As I wrote last month, a volatile market can provide choice investment opportunities. It's when stocks are on sale, after all, that savvy types go shopping. What's more -- counterintuitive though it may seem -- turbulence is good news for new investors, too. It means they have a chance to begin building their nest eggs on the relative cheap.

With that in mind, this commentary begins a three-part series on smart moves that brand-spanking-new investors ought to consider as they test the market's waters.

First up: Building your portfolio around solid large-cap stocks.

Anchors aweigh
In my view, just about every investor should anchor their portfolio to a well-diversified basket of large-cap stocks, and one terrific no-muss, no-fuss way of doing that is to invest in rock-solid mutual funds.

Specifically, you may want to consider an index pick such as Vanguard 500 (FUND:VFINX), an S&P tracker that provides ample exposure to such big boys as ExxonMobil (NYSE:XOM), General Electric (NYSE:GE), and Citigroup (NYSE:C). This fund has been tough as nails to beat over the years, and best of all, its expense ratio is a mere 0.18%.

Lump-sum investors, meanwhile, can go an even cheaper route by plunking down their moola in the popular S&P-tracking SPDRs (AMEX:SPY) exchange traded fund (ETF). Since ETFs trade like stocks, you'll have to pay a commission each time you buy and sell them, but the expense ratio is a dirt cheap 0.10.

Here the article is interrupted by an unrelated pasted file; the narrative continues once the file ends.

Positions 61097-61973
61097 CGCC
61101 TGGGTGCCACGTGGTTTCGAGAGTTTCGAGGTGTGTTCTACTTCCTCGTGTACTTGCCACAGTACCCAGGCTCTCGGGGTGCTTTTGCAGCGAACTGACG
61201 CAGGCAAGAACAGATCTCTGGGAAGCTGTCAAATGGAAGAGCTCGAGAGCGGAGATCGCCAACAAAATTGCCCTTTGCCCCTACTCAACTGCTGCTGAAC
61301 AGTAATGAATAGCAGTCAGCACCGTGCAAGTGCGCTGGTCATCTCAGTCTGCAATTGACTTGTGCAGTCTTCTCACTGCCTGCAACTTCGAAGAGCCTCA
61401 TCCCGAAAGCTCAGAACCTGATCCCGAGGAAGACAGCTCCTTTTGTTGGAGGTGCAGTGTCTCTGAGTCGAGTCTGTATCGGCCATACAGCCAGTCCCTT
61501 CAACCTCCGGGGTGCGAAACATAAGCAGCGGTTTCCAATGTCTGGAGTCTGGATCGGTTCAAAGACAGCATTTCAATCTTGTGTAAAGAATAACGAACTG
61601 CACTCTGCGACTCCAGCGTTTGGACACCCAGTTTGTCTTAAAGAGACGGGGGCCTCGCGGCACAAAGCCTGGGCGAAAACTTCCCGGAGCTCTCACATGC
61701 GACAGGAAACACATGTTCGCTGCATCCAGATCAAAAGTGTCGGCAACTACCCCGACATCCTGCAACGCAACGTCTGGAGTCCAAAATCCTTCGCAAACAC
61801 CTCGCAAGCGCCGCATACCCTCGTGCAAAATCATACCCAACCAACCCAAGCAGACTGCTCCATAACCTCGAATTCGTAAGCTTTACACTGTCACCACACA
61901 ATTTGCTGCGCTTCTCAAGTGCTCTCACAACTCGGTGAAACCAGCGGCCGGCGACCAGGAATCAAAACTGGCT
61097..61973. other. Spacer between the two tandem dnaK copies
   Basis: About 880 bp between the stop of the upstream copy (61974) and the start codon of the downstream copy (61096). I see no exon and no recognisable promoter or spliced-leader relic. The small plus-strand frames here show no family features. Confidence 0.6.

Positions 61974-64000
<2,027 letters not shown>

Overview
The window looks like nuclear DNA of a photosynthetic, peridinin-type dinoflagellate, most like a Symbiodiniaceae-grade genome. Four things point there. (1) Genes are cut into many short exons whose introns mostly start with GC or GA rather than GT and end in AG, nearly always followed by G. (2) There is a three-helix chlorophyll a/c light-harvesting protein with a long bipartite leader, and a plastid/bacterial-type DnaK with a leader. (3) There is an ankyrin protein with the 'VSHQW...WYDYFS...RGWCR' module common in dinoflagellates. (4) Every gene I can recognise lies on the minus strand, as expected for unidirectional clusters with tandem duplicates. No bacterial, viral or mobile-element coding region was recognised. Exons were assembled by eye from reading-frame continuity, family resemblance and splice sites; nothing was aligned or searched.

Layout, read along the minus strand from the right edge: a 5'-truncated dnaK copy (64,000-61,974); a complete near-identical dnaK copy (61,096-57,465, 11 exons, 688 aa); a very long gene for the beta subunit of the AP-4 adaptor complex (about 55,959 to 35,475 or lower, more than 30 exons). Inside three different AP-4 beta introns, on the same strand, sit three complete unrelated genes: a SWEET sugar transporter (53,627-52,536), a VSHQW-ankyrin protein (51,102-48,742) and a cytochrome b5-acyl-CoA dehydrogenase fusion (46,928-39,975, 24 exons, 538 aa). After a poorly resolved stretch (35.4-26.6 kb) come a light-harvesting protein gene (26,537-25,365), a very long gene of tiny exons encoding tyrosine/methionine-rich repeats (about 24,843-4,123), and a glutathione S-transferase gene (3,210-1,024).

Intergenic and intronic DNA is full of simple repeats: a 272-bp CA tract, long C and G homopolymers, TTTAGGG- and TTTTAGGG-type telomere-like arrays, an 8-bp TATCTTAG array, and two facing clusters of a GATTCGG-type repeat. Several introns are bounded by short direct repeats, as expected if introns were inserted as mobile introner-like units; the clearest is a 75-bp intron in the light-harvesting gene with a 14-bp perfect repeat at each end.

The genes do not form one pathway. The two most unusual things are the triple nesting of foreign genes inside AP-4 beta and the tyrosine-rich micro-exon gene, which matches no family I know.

Get active
That said, investing exclusively in index funds means that you're pretty much destined to lose to the market each year by about the amount of the fund's annual expenses. Fools can and should do better than that, which is why I'm a fan of active management -- and, in particular, of pairing passive picks like Vanguard 500 with the cream of the fund industry's actively managed crop.

One fund worth considering is Neuberger Berman Socially Responsive (NBSRX). It targets the market's big boys, too, but the fund's strategy diverges from the Vanguard fund's in several significant ways. For starters, the management team here presides over a portfolio of just 35 names, a compact collection that recently included behemoths like Novartis (NYSE:NVS) and Texas Instruments (NYSE:TXN). What's more, the companies the fund holds have made it through an obstacle course of social criteria that includes rigorous screens against, among other things, tobacco and firearms.

The results? This fund has bested the S&P over one-, three-, five-, and 10-year trailing periods. Not too shabby, eh?

That's a wrap
I'll be back next week with another Foolish tip for folks who are just getting going, but in the meantime, I encourage you to get the inside scoop on our upcoming GreenLight service. In the newsletter and on our information-packed companion website, we'll have tips aplenty for folks who are trying to a grip on their financial future -- smart ways to begin your investing career most definitely included.

Interested? Just click here, and we'll send you the skinny on how you can get started with GreenLight.

At the time of publication, Shannon Zimmerman didn't own any of the companies mentioned. Neuberger Berman Socially Responsive is a Champion Funds recommendation. You can check out the Fool's strict disclosure policy by clicking right here.